Who is Tanking? Don’t Tell the Players the San Antonio Spurs Won’t Win in 2022

Keldon Johnson and the Team Don't Want to Hear the San Antonio Spurs Won't Win in 2022
(Credit: Daniel Dunn / USA TODAY Sports)

The 2022 NBA season is just weeks away from tipping off, and as teams finish up media days, fans and analysts alike will gain a better idea of where the 30 teams are at. In the Alamo City and across the association, the general consensus is that the San Antonio Spurs won’t win in 2022, allegedly tanking for a lottery pick in the 2023 NBA Draft. There has been a reluctance to use the “T-word” around the organization, likely to the preference of not only the front office but the league office as well.

When asked about the prospect for this coming season at media day on Monday, head coach Gregg Popovich changed his tune from recent years. Instead of using rhetoric about “competing” and “there are 82 games in a season”, he set fans’ expectations about the team’s ceiling. “I probably shouldn’t say this,” he said tongue-in-cheek per the San Antonio Express-News‘ Mike Finger. “Nobody here should go to Vegas and bet on this team to win the championship.”

Odds Say the San Antonio Spurs Won’t Win in 2022

At +100000 odds to win the title, Popovich isn’t breaking any news with that statement. He didn’t close the door on a playoff push, however, which would be counterproductive toward winning the NBA Lottery. The team nearly reached the postseason last year, falling to the New Orleans Pelicans in the play-in game, and his players have the hopes to do it again. That certainly would beat the betting window’s preseason projection of 24.5 wins.

“We want to make the playoffs,” second-year guard Josh Primo told the media, “and that’s the consensus for a lot of guys here, and that’s going to be the goal for the whole season. From the beginning, that’s going to be what we’re going for. We’re going to have fun doing it.”

If the team can reach the postseason, it would certainly be one of Popovich’s best coaching performances of the last 26 years. The team’s backcourt from last year got torn apart over the last eight months, starting with the February trade of Derrick White to the Boston Celtics, and including the June trade of All-Star Dejounte Murray to the Atlanta Hawks. This summer also saw the quiet exit of fifth-year guard Lonnie Walker IV, the Spurs’ first-round pick in 2018.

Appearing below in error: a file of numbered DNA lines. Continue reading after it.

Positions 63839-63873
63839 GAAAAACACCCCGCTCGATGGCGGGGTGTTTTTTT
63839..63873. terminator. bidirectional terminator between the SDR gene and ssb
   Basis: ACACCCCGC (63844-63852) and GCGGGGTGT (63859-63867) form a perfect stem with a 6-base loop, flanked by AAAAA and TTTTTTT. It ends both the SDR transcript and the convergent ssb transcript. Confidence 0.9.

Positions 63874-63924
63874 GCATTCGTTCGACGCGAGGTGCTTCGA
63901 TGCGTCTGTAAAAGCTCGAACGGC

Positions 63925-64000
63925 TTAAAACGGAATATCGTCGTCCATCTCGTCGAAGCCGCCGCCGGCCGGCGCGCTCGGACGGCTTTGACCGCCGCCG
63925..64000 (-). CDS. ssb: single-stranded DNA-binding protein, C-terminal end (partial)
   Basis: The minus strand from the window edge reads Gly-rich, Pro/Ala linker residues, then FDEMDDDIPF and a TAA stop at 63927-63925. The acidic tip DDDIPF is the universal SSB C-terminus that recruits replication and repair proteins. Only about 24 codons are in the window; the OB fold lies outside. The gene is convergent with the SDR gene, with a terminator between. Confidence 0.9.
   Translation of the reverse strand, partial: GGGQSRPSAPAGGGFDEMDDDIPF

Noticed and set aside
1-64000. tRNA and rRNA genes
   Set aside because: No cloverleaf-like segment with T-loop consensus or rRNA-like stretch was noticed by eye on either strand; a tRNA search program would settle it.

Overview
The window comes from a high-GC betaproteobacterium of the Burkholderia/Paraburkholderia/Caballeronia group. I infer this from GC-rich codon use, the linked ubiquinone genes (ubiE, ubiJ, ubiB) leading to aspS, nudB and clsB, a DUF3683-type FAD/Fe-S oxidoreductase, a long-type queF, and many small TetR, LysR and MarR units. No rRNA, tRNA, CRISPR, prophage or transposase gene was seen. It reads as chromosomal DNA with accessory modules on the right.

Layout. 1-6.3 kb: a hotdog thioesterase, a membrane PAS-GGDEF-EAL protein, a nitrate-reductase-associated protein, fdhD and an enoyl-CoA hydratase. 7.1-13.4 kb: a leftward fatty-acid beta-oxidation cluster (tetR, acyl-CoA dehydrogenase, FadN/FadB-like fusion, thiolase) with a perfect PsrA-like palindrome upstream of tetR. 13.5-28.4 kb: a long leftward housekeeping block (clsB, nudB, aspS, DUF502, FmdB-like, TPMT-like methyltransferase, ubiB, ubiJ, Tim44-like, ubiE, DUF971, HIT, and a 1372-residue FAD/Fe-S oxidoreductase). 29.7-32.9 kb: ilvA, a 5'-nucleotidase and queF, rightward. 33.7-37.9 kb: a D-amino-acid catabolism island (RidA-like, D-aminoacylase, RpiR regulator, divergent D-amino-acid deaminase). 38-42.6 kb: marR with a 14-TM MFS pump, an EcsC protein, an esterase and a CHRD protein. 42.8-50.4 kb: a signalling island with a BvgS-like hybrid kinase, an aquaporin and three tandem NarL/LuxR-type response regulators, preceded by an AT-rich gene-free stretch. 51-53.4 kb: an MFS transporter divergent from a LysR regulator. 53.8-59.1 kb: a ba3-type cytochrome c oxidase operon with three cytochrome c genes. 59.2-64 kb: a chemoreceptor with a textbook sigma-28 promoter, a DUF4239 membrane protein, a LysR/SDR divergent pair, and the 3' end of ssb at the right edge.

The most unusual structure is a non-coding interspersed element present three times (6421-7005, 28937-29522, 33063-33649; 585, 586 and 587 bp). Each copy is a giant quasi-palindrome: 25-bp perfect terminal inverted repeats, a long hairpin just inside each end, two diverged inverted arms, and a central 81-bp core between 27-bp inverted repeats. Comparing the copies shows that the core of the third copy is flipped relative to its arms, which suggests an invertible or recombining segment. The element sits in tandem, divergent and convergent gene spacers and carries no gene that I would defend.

Does the Team Even Have the Talent to Win?

There is something admirable about a young team wanting to go out and compete. At the same time, tempering expectations and being realistic with such an inexperienced squad can be important. The veteran voice on the roster, Jakob Poeltl gave a much more tempered forecast for the season.

“We always want to keep our goals high,” the seventh-year 7-footer said, “so we definitely want to compete for those postseason spots. It’s going to be a challenge. It’s a tough ask of such a young team, but I think we can do it.”

To perform well would likely mean missing out on a transcendent like Victor Wembanyama or Scoot Henderson, the early favorites to be the first two selections next summer at the draft. That could set the team up for a few more years of hoping for the playoffs, not striving for a championship. The franchise needs to seriously evaluate if they have a star or two in the making on this roster. If they don’t think they do, then one year of losing for this sweepstakes wouldn’t be the worst thing.

San Antonio May Not Have to Try to Lose

Whether or not San Antonio has the talent to push for the postseason remains to be seen. With three players selected in the first round of this summer’s draft, they have an interesting mix of rookies and veterans. Primo and Devin Vassell seem poised to progress again this year as both appear to have put in offseason weight work and look much stronger. Still, muscles don’t win games, talent and experience do. Compared to other rosters across the NBA, the Spurs seem to be lacking both and could lose more if they become in-season dealers on the trade market.

Even if the team is playing to win, they may lose just because their opponents are better. It is hard to play an 82-game schedule, however, with the mentality that you can’t compete. The rest of the basketball world can prepare for the worst season from the Spurs that anyone has ever seen all that they want. Up and down the roster though, the mantra remains the same as it ever has – pound the rock.

“I feel like whoever they put in front of us,” Keldon Johnson said on Monday, “that’s who we’re going to go get after. I feel like we’re not taking a back seat to no one, and that’s all 82 games.”


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